(b) If you are obtaining finance, please make sure you have signed your loan documents and returned them to your broker or bank, as any delay in doing so may delay settlement. Your bank will likely need to review your loan documents to make sure they have been completed and signed correctly.

(c) If you are obtaining finance and need to contribute additional funds, authorise your bank to draw the additional funds from your account. Usually, you will need to contribute additional funds to those that your bank provides at settlement. The additional funds will be the difference between the amount you owe the seller at settlement and the available funds from your bank loan, plus any stamp duty and legal costs. If your bank is not able to draw additional funds from your account then please let us know immediately so we can advise you of the estimated amount to transfer before settlement.

(d) Review your settlement statement detailing the financial settlement arrangements to Rundl usually a few days before settlement for you to approve. If we do not hear from you then we will assume you agree with the settlement statement. Often the settlement figures are not finalised until the day before or morning of settlement so the draft settlement statement can change at short notice.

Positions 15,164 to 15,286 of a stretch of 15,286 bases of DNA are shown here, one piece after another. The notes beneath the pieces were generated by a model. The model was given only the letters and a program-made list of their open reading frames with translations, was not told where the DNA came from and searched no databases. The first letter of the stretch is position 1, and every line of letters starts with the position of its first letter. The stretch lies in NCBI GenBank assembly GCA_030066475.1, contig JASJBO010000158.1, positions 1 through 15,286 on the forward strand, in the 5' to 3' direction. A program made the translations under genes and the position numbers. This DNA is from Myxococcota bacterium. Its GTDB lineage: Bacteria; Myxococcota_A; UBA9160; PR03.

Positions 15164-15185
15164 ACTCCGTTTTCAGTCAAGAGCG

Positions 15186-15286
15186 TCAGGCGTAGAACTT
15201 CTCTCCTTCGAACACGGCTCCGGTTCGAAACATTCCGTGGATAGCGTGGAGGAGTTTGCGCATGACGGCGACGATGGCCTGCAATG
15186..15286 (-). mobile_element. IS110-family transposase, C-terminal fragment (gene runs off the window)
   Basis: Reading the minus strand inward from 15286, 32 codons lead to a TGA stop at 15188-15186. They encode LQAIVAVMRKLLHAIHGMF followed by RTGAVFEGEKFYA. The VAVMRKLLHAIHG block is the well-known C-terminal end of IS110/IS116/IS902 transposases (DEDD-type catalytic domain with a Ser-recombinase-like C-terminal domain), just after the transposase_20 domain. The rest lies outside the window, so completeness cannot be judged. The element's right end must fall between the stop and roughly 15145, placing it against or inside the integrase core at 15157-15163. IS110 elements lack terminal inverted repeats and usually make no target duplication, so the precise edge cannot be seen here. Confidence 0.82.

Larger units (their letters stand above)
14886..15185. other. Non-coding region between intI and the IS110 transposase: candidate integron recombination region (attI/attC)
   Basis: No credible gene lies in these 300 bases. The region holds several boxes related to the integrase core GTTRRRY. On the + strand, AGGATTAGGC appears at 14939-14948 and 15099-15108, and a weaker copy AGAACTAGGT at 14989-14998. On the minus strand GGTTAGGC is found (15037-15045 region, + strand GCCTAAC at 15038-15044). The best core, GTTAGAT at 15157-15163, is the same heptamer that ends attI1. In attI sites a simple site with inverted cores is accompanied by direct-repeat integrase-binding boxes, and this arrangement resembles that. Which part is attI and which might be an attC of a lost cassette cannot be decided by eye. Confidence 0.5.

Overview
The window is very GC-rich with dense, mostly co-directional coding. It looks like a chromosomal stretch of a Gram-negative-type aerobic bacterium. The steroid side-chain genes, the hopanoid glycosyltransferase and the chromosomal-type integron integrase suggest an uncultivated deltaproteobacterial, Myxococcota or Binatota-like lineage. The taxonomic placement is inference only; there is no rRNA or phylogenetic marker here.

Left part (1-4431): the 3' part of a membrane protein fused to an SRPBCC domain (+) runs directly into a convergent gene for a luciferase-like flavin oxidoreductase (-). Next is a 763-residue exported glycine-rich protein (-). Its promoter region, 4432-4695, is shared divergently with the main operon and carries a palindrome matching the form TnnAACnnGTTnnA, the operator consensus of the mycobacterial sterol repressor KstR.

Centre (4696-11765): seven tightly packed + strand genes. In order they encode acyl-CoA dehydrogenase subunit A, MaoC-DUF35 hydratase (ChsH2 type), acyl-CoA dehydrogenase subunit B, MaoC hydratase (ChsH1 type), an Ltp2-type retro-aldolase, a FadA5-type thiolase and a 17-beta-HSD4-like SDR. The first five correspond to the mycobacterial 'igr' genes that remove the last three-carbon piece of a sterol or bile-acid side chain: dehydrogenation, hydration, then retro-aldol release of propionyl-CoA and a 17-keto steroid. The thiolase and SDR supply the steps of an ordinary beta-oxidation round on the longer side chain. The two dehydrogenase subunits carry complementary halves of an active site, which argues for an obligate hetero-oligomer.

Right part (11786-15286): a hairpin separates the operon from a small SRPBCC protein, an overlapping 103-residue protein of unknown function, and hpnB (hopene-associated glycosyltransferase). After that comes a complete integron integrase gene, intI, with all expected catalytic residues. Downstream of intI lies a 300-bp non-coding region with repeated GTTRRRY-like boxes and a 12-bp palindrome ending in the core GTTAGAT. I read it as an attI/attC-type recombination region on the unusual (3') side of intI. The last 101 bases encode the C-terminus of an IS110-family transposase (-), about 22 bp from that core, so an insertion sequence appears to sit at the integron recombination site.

(e) Organise your pre-settlement inspection with the real estate agent or seller. You are usually entitled to inspect the property before settlement (usually on the morning of the day of settlement or the day before). You should check the property is in at least as good as condition as it was at the contract date and that any included items are left behind and everything else has been removed. You should contact us immediately if there are any problems with the property as very difficult to do anything after settlement.

(f) If you are selling another property with settlement scheduled on the same day as your purchase (contemporaneous settlements) – we recommend you don’t do it, but if you do, be prepared for delays as you may not be able to have the removalist collect from your old home and deliver to your new home in the one day. Settlement can be delayed. Always have a back-up plan, e.g. plan to stay in short term accommodation or ask us to request early possession of your new home so you can move in before settlement.

6. Why has my settlement been delayed?